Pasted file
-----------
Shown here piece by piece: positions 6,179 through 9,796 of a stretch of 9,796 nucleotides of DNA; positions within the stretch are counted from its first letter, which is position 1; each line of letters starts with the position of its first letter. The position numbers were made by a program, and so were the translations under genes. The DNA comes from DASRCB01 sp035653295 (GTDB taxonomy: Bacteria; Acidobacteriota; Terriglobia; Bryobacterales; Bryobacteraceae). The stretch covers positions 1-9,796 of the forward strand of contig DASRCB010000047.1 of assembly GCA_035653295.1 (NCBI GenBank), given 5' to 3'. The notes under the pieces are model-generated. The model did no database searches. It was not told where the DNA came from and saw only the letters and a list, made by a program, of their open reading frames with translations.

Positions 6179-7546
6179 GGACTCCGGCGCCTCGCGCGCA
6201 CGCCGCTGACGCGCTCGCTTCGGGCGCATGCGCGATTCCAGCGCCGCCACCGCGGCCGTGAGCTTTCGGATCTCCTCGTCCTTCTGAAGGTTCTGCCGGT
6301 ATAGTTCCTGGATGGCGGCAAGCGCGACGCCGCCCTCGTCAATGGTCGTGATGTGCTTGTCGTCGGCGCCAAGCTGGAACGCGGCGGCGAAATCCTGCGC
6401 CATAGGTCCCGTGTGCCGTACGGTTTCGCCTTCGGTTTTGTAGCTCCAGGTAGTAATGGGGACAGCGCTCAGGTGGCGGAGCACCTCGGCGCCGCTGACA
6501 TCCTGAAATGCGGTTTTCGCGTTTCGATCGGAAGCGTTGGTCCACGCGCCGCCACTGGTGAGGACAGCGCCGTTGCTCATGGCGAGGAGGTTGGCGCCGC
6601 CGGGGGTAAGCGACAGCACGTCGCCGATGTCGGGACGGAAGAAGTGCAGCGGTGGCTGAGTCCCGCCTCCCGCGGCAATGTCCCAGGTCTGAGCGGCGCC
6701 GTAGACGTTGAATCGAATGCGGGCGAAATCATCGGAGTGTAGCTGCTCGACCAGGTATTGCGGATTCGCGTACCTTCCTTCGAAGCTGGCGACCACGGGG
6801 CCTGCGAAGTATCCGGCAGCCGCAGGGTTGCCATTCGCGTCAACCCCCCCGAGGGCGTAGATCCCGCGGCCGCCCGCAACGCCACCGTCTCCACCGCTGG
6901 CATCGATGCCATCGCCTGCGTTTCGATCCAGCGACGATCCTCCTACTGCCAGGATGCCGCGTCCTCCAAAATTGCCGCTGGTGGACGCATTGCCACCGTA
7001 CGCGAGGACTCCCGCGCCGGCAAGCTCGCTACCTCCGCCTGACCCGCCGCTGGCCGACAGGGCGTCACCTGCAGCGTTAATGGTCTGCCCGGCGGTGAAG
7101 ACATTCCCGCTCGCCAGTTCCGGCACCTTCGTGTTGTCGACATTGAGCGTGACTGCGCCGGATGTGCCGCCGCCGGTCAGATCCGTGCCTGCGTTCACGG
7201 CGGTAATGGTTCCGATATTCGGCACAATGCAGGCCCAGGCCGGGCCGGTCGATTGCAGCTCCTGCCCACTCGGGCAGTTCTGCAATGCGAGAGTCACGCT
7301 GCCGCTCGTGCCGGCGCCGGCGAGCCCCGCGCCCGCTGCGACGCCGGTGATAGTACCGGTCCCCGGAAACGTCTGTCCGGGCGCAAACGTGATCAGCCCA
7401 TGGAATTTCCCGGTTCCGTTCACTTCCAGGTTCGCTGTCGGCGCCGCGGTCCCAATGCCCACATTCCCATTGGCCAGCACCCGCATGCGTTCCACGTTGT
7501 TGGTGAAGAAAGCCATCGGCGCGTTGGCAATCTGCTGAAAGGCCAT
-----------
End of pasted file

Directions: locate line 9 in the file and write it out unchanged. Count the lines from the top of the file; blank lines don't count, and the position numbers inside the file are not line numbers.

6701 GTAGACGTTGAATCGAATGCGGGCGAAATCATCGGAGTGTAGCTGCTCGACCAGGTATTGCGGATTCGCGTACCTTCCTTCGAAGCTGGCGACCACGGGG